What is the opinion of Reddit about the
Perixx PERIPRO-401 PS2 USB Cable Cord Adapter for Keyboard and Mouse with PS/2 Interface, Built-in USB Controller and Support PS2 Port of KVM Switch, Black?

A total of 16 reviews of this product on Reddit.

2 points

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17th Mar 2020

I use a PS2 to USB adapter. You can easily find them on Amazon and eBay. Mine is this: https://www.amazon.es/dp/B008DFVQFW/ref=cm_sw_r_other_apa_i_IVrCEb56SDM4W
Edit: I don’t know if I’m allowed to post this kind of links here, please tell me if it isn’t allowed.

1 point

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13th Mar 2022

Perixx PERIPRO-401 PS2 USB Cable Cord Adapter for Keyboard and Mouse with PS/2 Interface, Built-in USB Controller and Support PS2 Port of KVM Switch, Black https://www.amazon.com/dp/B008DFVQFW/ref=cm_sw_r_cp_api_glt_i_R25HD2ANZPSC9D9SXJPQ?_encoding=UTF8&psc=1

That’d probably work for it

1 point

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24th Jul 2021

It’s a PS2 to USB adapter/converter on Amazon. I’m just grasping at straws thinking that I can find an simple solution to my problems. 🤫
Perixx PERIPRO-401 PS2 USB Cable Cord Adapter for Keyboard and Mouse with PS/2 Interface, Built-in USB Controller and Support PS2 Port of KVM Switch, Black https://smile.amazon.com/dp/B008DFVQFW/ref=cm_sw_r_apan_glt_fabc_A8CMHHKCENHR1S5Y4RAR?_encoding=UTF8&psc=1

1 point

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8th Jan 2018

That one presumes you have a keyboard which can do USB., for that is jut a plug converter.

Instead one like this is called for, because that can work with the oldest PS/2 keyboards (I have one, and used old AT keyboards with an AT toPS/2 plug adapter), because the blob in the cord has the smarts to be USB.

Or just get a modern USB keyboard.

1 point

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6th Sep 2016

What’s the misinformation you’ve already encountered (so that commenters not perpetuate frustration points)? Hopefully this won’t be one of them. Are you using an active PS/2 to USB convertor vs. a passive passthrough adapter? https://www.amazon.com/Perixx-Adapter-Keyboard-Interface-PERIPRO-401/dp/B008DFVQFW/ (I’m assuming the “Built-in USB IC” in the description means it has the active circuitry to translate PS/2 protocol to USB.)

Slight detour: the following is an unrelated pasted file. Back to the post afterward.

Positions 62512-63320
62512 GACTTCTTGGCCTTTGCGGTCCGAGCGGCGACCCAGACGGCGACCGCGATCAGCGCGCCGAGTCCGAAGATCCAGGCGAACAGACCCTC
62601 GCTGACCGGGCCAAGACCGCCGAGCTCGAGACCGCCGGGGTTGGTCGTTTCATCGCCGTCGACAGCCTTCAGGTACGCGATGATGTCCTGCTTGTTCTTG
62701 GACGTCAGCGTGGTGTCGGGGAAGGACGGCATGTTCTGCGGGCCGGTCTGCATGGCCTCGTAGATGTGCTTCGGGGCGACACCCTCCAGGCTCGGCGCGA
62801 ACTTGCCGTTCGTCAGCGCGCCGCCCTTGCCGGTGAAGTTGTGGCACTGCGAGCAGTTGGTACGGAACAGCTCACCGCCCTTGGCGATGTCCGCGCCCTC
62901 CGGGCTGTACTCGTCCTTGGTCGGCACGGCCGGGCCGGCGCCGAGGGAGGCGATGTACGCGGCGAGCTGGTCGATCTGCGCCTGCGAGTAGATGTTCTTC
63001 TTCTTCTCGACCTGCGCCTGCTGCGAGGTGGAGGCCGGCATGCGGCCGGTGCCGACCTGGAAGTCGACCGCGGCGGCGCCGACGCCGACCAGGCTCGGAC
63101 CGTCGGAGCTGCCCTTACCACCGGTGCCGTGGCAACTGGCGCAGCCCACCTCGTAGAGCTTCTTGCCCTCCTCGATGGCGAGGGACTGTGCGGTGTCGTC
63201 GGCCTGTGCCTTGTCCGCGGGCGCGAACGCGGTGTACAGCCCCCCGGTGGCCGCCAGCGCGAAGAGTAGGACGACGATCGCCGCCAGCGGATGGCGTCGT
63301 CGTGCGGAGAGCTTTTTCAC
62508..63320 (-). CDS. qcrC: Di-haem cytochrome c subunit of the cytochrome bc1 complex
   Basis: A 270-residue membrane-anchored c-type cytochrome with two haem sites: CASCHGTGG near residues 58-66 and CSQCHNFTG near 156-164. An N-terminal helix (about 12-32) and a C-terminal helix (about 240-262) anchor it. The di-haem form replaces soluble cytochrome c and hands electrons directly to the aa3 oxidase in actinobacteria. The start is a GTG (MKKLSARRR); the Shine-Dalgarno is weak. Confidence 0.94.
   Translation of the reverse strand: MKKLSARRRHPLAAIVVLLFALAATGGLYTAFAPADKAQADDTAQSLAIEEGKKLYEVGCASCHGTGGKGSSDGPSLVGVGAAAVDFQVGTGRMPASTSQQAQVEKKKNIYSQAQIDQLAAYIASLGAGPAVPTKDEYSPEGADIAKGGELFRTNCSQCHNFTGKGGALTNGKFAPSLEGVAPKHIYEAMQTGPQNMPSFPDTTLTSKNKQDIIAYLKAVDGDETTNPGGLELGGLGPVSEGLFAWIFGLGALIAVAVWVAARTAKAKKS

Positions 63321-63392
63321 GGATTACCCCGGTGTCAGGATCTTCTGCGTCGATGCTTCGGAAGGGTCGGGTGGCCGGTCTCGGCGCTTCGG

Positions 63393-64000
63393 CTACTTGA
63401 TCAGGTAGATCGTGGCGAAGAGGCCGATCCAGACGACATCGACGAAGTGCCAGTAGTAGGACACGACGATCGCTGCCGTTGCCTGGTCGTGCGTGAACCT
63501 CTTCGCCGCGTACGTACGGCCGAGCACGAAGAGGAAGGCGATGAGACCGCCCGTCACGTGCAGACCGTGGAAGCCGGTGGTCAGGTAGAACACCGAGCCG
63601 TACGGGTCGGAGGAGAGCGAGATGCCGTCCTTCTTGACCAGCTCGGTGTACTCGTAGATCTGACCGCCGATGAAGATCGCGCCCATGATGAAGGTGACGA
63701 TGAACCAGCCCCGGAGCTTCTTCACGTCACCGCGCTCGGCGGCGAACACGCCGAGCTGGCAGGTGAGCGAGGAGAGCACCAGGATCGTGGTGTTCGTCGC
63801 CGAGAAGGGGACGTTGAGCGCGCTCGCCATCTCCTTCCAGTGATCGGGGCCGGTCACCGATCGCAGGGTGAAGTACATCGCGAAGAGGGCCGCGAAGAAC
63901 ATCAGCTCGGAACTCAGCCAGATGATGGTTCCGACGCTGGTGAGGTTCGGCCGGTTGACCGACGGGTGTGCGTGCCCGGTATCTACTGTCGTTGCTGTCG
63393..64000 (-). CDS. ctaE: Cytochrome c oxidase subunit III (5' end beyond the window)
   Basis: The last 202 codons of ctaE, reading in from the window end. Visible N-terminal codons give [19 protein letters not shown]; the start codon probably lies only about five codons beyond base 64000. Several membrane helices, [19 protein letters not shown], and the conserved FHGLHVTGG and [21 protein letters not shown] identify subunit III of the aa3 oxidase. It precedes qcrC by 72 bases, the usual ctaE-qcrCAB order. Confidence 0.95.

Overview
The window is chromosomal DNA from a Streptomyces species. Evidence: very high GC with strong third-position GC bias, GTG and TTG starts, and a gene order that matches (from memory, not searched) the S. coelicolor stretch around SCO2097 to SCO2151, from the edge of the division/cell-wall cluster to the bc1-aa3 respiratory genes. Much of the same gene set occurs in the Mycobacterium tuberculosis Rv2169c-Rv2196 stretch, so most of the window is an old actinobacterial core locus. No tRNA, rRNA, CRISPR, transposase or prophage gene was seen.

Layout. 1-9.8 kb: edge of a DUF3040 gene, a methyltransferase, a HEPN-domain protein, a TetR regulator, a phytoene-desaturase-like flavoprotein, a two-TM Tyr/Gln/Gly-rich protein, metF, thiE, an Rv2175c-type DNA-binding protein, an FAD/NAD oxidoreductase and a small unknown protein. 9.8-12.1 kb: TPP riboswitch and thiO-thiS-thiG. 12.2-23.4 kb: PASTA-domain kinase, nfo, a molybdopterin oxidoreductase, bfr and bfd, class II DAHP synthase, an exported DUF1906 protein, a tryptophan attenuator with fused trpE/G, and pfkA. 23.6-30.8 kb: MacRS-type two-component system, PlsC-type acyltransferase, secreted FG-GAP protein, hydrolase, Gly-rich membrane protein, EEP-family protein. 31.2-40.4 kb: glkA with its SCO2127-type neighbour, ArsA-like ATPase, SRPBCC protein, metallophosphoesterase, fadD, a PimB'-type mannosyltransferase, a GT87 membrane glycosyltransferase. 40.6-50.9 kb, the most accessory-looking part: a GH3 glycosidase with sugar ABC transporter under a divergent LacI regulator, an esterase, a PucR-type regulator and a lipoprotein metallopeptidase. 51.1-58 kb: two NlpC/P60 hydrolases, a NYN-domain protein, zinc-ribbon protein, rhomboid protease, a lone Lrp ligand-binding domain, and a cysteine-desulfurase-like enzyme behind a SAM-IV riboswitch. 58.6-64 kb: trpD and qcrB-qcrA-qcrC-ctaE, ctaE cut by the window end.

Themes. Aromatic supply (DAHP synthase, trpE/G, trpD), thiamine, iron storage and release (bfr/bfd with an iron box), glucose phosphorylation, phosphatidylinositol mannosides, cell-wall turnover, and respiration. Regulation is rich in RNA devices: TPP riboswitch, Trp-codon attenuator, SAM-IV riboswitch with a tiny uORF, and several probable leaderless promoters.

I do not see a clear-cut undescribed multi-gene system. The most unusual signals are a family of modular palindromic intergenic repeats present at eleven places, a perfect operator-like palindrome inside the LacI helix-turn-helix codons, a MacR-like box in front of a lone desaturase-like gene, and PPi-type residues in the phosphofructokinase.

2 points

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17th Jun 2021

If it looks like there are some electronic components inside that’s an active adapter. For example any of these (Amazon links):

#1

#2

#3

#4

#5

2 points

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30th Mar 2020

>If it requires Arduino and/or soldering don’t bother though. Goes over my head. Thanks anyway.

No, not at all! Converting PS/2 to USB is a simple process, it’s just manufacturers of adapters tend obscure whether their adapter is passive or active. I’ve found that adapters that offer both keyboard and mouse inputs at the same time are usually active since the adapter has to do some processing anyway (to send two signals through one port), so it kills two stones with one bird. Also, ones that are very bulky or are transparent and have visible chips inside tend to be active too, and technically speaking, a passive device should be labelled “adapter” and an active one labelled “converter” but not all companies respect that distinction. Anyway, the problem is that since 1996/97 when USB took off, supposedly PS/2 keyboards these days can send both PS/2 and USB codes out, so a passive adapter that simply runs wires between the different pins is usually good enough. For anything older, this isn’t the case.

And don’t worry, none of these converters requires assembly nor do they need a mouse connected at the same time to work.

I currently use two converters; a Perixx PERIPRO-401 and a Soarer’s Converter. The latter is my recommendation since it’s cheaper and just works. As they advertise on their website, the converter has “Built-in USB IC” so that it can translate PS/2 to USB. I got this converter bundled with a Model M in fact, but it goes for about £13.94 on eBay UK or just $6.99 on Amazon US.